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Focus the ‘Red Lights’; Nagarasobhanis need recognition ....

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    • Focus the ‘Red Lights’; Nagarasobhanis need recognition for legalised sex trade ?

      2017-02-20 Daily Mirror K.K.S Perera

      Gauthama Buddha not only accepted an invitation for alms by  Ambapali, but acknowledged a donation of ashram by the lady sex-worker  of Vaisali. On another occasion the Buddha used a corpse of a prostitute  to convey a message to those who patronised her services by spending  thousands of Kahavanu for a night. He first auctioned the carcass, there  were no bidders—next he offered it free, yet there was no response :  perhaps they gained insight over the repulsive nature of human body. Sex for sale is an ancient profession that needs to be legalised.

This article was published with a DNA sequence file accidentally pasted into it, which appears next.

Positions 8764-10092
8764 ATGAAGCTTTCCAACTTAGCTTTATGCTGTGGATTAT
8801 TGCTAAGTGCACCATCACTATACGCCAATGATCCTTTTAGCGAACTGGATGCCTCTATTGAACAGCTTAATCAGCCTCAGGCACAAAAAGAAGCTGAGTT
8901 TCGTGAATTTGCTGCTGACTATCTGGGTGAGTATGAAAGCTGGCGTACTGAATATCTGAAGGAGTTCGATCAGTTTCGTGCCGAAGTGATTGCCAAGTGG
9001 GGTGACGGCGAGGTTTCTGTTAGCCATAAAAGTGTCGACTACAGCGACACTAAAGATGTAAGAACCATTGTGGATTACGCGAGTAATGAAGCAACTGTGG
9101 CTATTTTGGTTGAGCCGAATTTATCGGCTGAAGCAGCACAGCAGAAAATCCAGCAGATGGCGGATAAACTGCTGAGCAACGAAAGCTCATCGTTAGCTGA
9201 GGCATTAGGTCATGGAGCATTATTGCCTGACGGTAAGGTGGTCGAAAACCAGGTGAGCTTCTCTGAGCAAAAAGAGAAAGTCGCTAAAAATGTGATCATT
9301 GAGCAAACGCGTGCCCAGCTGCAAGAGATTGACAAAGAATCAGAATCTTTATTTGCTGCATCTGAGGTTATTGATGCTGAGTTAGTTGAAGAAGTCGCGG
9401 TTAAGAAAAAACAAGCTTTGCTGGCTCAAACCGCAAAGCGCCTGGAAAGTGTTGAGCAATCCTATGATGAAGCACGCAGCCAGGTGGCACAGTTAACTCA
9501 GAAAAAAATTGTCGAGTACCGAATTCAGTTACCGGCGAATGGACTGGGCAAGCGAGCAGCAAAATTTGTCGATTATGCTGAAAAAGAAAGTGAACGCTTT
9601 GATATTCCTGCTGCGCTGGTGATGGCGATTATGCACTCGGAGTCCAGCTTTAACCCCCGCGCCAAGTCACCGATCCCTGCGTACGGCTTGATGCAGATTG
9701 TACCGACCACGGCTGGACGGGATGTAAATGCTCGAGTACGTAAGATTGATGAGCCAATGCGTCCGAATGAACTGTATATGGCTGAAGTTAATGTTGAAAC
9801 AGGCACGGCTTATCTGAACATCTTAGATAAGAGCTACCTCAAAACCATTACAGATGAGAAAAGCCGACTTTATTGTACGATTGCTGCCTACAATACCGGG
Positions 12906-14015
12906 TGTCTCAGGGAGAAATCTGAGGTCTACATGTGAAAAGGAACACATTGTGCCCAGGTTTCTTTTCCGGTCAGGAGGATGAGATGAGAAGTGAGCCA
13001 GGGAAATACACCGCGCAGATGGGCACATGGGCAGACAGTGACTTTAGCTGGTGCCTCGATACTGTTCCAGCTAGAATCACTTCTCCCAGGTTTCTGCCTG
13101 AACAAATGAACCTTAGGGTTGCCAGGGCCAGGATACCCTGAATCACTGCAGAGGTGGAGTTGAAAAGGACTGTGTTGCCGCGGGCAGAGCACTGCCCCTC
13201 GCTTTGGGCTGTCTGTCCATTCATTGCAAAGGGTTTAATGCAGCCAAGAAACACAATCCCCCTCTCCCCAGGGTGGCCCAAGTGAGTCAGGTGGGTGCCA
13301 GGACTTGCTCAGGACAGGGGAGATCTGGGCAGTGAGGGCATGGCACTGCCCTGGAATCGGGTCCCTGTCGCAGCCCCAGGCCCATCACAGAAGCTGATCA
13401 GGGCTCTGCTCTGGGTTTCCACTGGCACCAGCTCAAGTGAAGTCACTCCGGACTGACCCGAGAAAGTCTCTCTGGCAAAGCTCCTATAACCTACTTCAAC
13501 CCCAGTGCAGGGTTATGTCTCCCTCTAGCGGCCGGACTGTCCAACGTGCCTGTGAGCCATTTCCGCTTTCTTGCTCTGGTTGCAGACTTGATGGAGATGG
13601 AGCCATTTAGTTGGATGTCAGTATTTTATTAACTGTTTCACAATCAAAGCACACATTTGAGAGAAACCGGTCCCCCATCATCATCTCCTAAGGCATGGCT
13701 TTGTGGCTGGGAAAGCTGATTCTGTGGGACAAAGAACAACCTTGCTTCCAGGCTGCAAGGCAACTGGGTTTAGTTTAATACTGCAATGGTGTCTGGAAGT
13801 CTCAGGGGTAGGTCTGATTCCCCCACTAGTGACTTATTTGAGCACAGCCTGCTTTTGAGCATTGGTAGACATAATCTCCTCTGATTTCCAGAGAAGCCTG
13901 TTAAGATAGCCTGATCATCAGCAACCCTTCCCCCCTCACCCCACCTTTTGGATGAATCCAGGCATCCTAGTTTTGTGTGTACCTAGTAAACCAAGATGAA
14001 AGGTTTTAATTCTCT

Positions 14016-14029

Roughly speaking, there are two types of prostitutes: those enforced into the trade by social deprivation or poverty [harlot, street walker or bandhaka in Buddhist literature] and those who wished to do it as they feel it is a convenient way to earn ‘good money’; this type is called a courtesan [ganika or nagarasobhini]. The intention of the first is survival and is therefore, karmmically far less harmful than the other type whose motive might be lack of self-respect. The first is not gladly involved in wrong occupation while the second obviously is. Buddha or kings never attempted to punish or ban the profession. Buddhist literature is full of stories about ganika or nagarasobhinis. The story of 30 young men and 29 wives plus a harlot hired by the only bachelor in a group of excursionists accidentally meet the Buddha while searching for the missing harlot, who vanished with valuables collected from the affluent party. The term ‘sex worker’ was coined in 1978 by sex worker activist Carol Leigh. Its use became fashionable after publication of the text, ‘Sex Work: Writings By Women In The Sex Industry’ in 1987. The term “sex worker” is widely used, including in academic work by agencies, such as WHO.